Wednesday, July 25, 2012

Call Waiting

There’s a lot of bashing of busy-ness these days – most recently in a New York Times  opinion piece which spoke to "multi-tasking busy" and "over-scheduling busy". Habits that often lead to "you-can’t-think-straight busy."

Yet, for me, busy works. I was raised by the Idle Hands is the Devil's Workshop adage. And I saw my Mom's busy hands always at work: cooking, cleaning, sewing, knitting and crocheting, reading, doing a crossword puzzle.
Mom wasn’t in-and-out-of-the-house busy. More a keep-yourself-occupied busy.

Lately, keeping myself occupied has been more necessary than usual. A week ago, my daughter's obstetrician told her that, even though she would not be full term until August 4, she probably would not make it to her next regular appointment – in a week – before giving birth. “It can happen anytime,” he told her and then she told me.

Em lives an hour away. Since her move a few weeks ago, I’m up in her neck of Eastern Massachusetts every few days, which leaves me back  in my neck of Northern Connecticut every few days – waiting, at a bit of a distance. Milton ends his sonnet “On Blindness” with the oft-quoted line, “They also serve who only stand and wait.”  He seems to have been speaking from the point of view of a person with a disability. There’s a peaceful resignation in his words.  Serving as a mother (at a distance) who is waiting for her daughter’s first child to arrive leaves little room for repose.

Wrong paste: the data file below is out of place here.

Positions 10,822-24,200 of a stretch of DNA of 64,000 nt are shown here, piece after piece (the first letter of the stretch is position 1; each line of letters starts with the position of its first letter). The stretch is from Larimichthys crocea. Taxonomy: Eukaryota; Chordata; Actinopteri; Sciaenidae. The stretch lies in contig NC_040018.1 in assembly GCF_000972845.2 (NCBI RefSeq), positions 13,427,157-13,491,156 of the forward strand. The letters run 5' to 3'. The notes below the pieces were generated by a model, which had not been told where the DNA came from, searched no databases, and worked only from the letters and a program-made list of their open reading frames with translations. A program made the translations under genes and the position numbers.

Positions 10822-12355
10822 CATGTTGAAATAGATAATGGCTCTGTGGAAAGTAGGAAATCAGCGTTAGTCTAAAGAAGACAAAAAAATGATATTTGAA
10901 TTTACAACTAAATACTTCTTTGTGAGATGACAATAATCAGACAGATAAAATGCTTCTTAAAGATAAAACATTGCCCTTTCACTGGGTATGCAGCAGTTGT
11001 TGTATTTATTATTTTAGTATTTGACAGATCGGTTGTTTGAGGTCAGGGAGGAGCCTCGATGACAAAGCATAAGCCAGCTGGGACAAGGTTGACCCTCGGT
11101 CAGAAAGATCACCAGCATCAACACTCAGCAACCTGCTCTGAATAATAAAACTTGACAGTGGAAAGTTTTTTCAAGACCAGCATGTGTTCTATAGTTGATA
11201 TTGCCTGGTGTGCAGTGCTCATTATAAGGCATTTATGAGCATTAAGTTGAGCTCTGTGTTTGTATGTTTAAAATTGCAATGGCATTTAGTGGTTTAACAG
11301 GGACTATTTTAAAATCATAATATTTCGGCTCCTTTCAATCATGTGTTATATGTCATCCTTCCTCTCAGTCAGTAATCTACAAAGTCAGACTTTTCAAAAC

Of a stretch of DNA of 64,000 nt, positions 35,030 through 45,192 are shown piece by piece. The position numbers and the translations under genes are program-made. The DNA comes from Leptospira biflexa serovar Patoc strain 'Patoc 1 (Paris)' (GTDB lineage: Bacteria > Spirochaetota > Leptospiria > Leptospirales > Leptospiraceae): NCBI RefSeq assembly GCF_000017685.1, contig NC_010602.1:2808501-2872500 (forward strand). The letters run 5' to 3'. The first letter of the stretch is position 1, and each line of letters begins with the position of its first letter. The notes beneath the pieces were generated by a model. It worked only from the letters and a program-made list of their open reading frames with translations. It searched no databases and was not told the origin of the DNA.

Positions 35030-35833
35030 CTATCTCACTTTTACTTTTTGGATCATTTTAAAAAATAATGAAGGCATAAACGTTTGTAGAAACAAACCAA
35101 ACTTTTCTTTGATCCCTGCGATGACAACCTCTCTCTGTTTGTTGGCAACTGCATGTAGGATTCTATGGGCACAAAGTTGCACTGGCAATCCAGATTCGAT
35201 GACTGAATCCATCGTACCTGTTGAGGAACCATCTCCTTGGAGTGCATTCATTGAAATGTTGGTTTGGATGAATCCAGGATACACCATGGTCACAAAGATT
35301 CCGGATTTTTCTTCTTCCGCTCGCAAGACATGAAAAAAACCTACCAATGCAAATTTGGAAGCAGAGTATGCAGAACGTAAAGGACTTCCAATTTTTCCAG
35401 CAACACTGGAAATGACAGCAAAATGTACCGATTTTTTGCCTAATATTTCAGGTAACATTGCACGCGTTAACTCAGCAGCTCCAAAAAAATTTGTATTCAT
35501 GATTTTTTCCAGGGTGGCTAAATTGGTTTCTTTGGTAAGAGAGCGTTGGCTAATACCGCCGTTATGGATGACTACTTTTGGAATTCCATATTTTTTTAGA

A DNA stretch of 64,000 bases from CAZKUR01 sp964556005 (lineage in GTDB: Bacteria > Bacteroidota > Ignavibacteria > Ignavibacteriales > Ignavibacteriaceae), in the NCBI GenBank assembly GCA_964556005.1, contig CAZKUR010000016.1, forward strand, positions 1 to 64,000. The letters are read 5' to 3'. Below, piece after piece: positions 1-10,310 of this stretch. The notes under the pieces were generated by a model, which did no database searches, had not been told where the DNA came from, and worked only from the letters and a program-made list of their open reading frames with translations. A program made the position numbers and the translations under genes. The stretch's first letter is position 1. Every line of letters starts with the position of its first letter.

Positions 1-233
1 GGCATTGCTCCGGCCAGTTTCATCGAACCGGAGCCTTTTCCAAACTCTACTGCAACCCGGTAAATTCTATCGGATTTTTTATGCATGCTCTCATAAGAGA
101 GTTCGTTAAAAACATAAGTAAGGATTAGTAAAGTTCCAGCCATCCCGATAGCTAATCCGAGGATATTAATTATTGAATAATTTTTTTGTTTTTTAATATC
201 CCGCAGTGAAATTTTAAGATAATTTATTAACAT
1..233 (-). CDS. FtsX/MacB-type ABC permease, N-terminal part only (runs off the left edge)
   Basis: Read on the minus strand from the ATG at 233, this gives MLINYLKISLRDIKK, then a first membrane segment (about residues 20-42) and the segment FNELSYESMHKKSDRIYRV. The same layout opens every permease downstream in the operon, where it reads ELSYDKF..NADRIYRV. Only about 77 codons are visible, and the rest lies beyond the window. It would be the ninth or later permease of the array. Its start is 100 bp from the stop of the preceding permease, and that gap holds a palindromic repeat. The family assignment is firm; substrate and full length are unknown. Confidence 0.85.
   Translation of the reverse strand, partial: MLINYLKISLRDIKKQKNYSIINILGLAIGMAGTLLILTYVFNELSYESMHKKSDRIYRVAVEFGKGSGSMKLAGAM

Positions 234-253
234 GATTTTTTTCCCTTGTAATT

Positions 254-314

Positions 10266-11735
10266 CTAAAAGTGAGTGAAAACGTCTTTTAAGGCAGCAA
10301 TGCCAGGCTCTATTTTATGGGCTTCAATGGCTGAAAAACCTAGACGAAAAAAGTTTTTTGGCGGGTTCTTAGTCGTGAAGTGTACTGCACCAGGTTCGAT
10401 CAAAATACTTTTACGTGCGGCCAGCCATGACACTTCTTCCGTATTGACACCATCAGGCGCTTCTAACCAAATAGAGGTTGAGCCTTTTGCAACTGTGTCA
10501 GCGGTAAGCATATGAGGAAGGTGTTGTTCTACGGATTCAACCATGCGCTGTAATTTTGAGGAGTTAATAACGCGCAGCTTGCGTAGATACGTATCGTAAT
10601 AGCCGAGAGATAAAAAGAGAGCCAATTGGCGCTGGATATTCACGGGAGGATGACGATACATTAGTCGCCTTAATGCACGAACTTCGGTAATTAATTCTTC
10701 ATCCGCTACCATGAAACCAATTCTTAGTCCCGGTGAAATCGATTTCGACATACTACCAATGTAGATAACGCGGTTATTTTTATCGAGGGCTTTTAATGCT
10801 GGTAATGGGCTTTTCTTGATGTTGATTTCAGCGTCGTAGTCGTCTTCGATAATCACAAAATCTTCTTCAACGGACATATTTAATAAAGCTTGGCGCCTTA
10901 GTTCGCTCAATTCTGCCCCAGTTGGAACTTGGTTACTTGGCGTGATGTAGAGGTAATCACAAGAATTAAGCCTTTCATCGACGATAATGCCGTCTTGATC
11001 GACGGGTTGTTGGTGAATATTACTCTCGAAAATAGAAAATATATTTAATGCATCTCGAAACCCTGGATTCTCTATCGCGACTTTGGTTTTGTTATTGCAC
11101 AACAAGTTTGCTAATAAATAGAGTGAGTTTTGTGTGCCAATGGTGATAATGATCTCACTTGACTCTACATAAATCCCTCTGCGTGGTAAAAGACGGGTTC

That said, Sunday, the day after I had been up to eastern MA and fives days after Em's doctor gave her the sooner-rather-than-later signal, I waited. And as I waited I

·         Answered morning emails

·         Paid bills

·         Went to church

·         Visited Em’s Grandmother

·        Returned home to do a wash. Didn’t want those clothes piling up – just in case I had to hustle east.

·         Weeded

·        Mowed the lawn. Didn’t really need it, but I could be otherwise engaged in a day or two.

·        Measured and set aside the dry ingredients for a blueberry buckle (my mother’s recipe). This way I would just have to add the milk, butter, and eggs tomorrow morning, when the kitchen would feel cooler.

·        Measured and set aside the dry ingredients for another blueberry buckle, after I realized I had enough blueberries. This way, I’d only heat up the kitchen once for two buckles.

·         Read the local  paper

·         Texted back and forth to my daughter

·         Texted forth and back to my son

·         Downloaded the NY Times on my Kindle.

·         Ironed. Which I rarely do. Wanted to be sure I could dress without a fuss, just in case . . .

·         Watched the Sox lose to Toronto

·        Turned on the oven. It was late  but what the heck. The ingredients were all measured out anyway. I needed something to do.

·         Mixed, stirred, folded and poured.

·         Cooled the buckles. Wrapped 'em.

·         Resent 9 rounds of Words With Friends

·         Went to bed and awoke to 9 newly returned rounds of Words With Friends

·         Got a call. “Things are starting to happen.”

Good thing I baked those buckles last night.

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